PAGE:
Cloud strategy antipatterns

Customers often experience antipatterns during the Strategy phase of cloud adoption. These antipatterns can complicate the alignment of IT and business strategies. These antipatterns also make measuring the success of cloud projects more difficult.

Antipattern: Adopt the cloud without establishing goals

Many companies announce cloud-first or cloud-only strategies. But, they don't clearly define what they want to achieve with those strategies. Few cloud projects can succeed without concrete KPIs and goals. It's impossible to measure project performance without indicators or specified targets.

Example: Migrate to the cloud without defining goals

A corporation's closest competitor launches a cloud-only strategy. The competitor's goal is to accelerate business by having all systems in the cloud within a year. The corporation doesn't want to trail behind. The corporation's directors begin strategic discussions on how to adopt the cloud quickly. But, they don't define any concrete success criteria like reducing costs or improving system performance.

The corporation's first system migrates to the cloud. The directors can't check whether their cloud strategy is successful because they never defined what they wanted to achieve.

Preferred outcome: Define goals and KPIs

Define concrete KPIs when discussing your reasons for adopting the cloud. Then you'll be able to measure how successful your strategy is. You'll also know whether you can use the same strategy for other projects. See Why are we moving to the cloud? to learn more about motivations for cloud adoption.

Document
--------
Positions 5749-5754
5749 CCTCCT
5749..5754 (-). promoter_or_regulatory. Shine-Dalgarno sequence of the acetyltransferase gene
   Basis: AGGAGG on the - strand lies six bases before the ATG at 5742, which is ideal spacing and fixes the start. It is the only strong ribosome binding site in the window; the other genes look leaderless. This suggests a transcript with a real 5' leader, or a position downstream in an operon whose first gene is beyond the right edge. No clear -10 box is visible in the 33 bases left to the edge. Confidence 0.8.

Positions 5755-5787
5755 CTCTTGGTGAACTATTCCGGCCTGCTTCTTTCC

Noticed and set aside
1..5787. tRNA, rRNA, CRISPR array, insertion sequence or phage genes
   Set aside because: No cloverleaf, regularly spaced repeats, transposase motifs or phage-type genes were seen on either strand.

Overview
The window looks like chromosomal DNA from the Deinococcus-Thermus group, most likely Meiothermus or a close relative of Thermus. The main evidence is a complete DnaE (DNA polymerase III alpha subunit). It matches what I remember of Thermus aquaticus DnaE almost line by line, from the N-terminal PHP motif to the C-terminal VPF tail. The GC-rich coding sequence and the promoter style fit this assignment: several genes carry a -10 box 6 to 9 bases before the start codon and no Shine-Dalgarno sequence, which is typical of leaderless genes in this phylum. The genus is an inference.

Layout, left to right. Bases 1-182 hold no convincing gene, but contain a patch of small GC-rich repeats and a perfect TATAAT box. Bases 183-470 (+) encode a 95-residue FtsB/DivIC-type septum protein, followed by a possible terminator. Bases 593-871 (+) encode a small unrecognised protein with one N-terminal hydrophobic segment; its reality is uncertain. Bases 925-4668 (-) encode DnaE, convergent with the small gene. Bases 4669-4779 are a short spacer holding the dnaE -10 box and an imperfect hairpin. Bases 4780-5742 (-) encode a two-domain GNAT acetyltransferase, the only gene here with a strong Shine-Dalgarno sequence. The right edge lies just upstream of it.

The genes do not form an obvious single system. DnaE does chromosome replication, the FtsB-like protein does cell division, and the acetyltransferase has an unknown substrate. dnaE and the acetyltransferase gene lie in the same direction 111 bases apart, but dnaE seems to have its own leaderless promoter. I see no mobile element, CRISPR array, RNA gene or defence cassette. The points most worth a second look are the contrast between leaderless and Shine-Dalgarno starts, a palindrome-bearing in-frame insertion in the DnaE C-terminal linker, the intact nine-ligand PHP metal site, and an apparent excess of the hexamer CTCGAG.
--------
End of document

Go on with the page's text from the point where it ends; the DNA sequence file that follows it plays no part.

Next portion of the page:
Antipattern: Fail to communicate motivations

Cloud adoption journeys can fail when motivations or cloud adoption triggers are misaligned within a company. A business might see major benefits in adopting the cloud but fail to communicate these adoption triggers to IT. This problem even comes up when these motivations influence the company's IT strategy, not just its business strategy. Without alignment or documented motivations, cloud journeys often fail.

Example: Fail to communicate benefits

A corporation starts using the cloud when its managing board announces a cloud-first IT strategy. But, the board doesn't explain how the strategy benefits the company. The IT and business departments aren't certain why they're adopting the cloud. This uncertainty leads to a lack of focus, meaning the departments fail to work toward this common goal. Hesitancy about adopting the cloud increases, especially within IT. Because the IT strategy has poorly defined goals, that strategy comes under scrutiny, leading to more questions than answers.

Preferred outcome: Define and communicate reasons for cloud adoption

Decide why you want to adopt the cloud. Then clearly define your reasons and communicate them throughout the company. Your IT and business departments will then accept cloud adoption more readily. You can also use these motivations to influence technical decisions in later stages of the cloud adoption journey. Before justifying a move to the cloud, review cloud migration myths.

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